'​Taking an interdisciplinary degree programme really paid off'

  • Student stories
Alumnus Koen Rooseboom sitting on Master Up box at work with pile of wood boards behind him

Koen Rooseboom was part of the first cohort of the Master Interdisciplinary Business Professional, which started in 2018. Now he works as a Circularity Officer for Bork Group, a major demolition contractor.

'​Taking an interdisciplinary degree programme really paid off – I'm still reaping the benefits every day. I deal with managers, builders, architects and installers on a daily basis. I bring all those disciplines together every day in order to generate new ideas. It's a key part of my job.

​Before starting the Master Interdisciplinary Business Professional, I had just completed my bachelor's degree in Facility Management at Hanze UAS. It was a pretty broad group of students: Finance, Business Administration, Facility Management and International Business, students with lots of different nationalities.

Circular research

I loved the fact that you got to do applied research for companies. My first research project focused on biogas. A fellow student and I tried to figure out how to source enough organic waste to produce biogas. I became fascinated by the idea of a circular economy. In fact, I even decided to do my graduation project on a circular topic: the reuse of insulation material. As part of that research, I gathered data from companies that had experience with circularity. That led me to Bork Group, a major demolition contractor in Drenthe. They have been reusing their demolition waste since the Second World War, but that form of reuse came under pressure due to the rise of DIY stores. The market is currently changing because the government aims to achieve a 50 per cent circular economy and even wants to reach 100 per cent circularity by 2050. The scarcity of raw materials is also leading to a shortage of new building materials.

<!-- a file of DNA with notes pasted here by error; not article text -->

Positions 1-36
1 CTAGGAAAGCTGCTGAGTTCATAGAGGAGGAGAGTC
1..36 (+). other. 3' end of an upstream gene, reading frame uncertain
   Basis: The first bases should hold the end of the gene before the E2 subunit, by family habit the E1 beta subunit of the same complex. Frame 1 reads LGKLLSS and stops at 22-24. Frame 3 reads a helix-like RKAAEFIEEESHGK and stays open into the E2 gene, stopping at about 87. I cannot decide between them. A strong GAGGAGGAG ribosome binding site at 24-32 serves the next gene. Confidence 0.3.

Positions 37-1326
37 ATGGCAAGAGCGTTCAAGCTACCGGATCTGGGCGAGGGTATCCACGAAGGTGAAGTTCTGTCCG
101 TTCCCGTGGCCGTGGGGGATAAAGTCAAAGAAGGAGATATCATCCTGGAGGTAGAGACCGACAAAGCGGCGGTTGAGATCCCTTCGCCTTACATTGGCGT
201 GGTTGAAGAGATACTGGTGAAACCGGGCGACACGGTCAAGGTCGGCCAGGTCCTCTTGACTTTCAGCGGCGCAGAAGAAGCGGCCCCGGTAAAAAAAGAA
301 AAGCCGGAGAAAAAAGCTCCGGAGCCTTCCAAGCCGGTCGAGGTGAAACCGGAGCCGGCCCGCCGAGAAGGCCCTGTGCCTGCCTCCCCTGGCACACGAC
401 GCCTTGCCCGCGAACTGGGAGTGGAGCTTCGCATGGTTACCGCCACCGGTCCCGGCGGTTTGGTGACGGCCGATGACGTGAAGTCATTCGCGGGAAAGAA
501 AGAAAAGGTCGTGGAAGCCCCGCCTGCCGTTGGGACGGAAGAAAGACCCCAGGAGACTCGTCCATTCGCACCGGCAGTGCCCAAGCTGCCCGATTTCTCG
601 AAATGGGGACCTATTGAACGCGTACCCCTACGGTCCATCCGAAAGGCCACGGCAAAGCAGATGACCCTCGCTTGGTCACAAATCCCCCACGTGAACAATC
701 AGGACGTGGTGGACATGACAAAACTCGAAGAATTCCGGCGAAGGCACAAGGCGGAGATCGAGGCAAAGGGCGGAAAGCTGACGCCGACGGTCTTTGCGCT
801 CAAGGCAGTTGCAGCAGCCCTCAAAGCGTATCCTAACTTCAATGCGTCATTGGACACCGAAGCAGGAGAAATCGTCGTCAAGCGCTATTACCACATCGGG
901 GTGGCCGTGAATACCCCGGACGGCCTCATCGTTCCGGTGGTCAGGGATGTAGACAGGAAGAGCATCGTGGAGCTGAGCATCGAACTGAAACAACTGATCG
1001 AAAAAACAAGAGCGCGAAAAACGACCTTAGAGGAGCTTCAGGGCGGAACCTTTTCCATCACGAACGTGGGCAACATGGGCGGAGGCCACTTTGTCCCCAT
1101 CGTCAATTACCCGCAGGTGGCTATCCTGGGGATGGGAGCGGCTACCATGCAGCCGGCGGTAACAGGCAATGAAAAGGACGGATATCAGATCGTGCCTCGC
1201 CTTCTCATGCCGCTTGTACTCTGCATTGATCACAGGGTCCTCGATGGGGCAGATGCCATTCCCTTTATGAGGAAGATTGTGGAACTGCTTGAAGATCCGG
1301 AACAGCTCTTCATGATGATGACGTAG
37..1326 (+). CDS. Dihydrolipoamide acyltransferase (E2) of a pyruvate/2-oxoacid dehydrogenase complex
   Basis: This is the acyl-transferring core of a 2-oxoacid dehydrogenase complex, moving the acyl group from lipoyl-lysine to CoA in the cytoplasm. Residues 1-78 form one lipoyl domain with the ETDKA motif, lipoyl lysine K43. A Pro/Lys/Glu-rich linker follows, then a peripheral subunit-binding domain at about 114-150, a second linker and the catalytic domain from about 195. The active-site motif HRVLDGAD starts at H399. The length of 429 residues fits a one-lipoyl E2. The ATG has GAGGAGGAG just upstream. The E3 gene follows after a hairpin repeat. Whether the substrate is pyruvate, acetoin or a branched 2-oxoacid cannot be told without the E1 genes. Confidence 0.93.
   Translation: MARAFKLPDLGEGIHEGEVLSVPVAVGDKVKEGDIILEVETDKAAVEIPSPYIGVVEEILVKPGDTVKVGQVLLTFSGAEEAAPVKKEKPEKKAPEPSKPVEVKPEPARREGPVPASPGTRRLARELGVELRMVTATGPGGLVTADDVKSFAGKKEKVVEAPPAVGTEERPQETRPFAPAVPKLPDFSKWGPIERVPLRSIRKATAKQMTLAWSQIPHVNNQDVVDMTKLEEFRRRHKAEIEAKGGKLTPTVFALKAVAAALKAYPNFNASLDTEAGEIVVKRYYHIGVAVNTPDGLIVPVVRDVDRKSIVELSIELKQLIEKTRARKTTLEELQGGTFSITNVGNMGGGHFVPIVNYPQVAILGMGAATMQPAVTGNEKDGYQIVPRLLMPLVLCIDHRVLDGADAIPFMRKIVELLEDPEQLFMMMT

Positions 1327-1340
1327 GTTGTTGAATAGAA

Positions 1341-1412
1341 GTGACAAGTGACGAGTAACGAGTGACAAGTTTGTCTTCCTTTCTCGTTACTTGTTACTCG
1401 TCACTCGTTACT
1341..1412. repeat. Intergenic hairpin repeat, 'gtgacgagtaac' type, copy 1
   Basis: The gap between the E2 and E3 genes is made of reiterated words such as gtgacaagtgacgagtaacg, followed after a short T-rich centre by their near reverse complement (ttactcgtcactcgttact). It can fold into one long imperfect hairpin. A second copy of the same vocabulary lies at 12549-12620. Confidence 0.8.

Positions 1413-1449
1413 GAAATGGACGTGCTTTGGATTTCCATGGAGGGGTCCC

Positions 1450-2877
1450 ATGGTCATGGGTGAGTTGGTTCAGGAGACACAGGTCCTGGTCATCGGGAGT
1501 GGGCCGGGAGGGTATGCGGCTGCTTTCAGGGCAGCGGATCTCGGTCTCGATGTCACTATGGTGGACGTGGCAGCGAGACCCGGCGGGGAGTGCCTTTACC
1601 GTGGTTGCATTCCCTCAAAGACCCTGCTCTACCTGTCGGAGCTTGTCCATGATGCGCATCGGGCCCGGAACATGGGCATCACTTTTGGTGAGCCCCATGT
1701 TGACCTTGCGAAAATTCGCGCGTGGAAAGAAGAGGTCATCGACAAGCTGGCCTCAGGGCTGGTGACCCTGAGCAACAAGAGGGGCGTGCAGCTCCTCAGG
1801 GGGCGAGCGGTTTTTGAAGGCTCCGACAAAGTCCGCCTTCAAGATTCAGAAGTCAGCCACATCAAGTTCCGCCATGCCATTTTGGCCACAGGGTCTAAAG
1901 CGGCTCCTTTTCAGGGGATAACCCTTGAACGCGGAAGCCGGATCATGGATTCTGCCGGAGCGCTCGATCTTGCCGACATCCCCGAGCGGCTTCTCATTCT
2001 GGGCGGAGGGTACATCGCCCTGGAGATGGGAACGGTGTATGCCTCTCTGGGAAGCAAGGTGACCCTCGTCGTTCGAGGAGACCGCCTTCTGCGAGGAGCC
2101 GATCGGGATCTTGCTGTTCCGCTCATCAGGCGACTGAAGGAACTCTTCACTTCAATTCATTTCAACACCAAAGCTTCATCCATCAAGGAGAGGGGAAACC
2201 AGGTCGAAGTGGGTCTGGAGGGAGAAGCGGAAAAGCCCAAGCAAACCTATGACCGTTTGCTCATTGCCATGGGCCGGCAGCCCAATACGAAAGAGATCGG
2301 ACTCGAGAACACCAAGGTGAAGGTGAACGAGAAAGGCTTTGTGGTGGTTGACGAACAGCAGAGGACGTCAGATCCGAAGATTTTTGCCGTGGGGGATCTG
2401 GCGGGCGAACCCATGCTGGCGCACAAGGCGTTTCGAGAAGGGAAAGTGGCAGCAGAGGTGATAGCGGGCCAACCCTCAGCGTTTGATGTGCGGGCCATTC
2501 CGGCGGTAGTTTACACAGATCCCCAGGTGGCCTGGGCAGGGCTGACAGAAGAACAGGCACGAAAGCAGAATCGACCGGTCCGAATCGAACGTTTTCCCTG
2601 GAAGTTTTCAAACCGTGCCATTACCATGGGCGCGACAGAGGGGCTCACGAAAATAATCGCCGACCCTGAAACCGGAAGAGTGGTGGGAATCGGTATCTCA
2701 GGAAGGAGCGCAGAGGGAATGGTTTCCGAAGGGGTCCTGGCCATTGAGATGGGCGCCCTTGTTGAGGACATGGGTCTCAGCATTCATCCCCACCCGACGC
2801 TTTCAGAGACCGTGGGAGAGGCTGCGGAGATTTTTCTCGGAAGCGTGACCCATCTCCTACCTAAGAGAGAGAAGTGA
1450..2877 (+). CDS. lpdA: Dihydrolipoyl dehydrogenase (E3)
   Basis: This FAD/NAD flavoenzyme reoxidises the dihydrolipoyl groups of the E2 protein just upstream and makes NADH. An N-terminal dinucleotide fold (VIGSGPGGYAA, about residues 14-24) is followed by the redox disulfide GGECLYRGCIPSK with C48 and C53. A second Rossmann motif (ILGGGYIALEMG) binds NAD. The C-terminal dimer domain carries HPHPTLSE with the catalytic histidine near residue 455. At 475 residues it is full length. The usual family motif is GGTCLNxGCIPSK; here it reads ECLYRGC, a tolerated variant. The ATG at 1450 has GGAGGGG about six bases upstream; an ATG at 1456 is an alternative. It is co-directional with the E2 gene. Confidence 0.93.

New position

My graduation project eventually led to a job as Circularity Officer at Bork Group. It's a new position that I'm currently still developing with my supervisor. It's my job to tell 130 employees – some of whom might have forty years of experience – that we're going to have to change the way we work. Clients also want to make their demolition work more circular, but generally don't know how to go about it. That's when they bring me in. When people think of demolition, they tend to picture wrecking balls and explosives like we used in the old days. I actually prefer to use the term 'circular dismantling' rather than 'demolition'. It's all about preserving the materials so that they are still good enough to be reused.'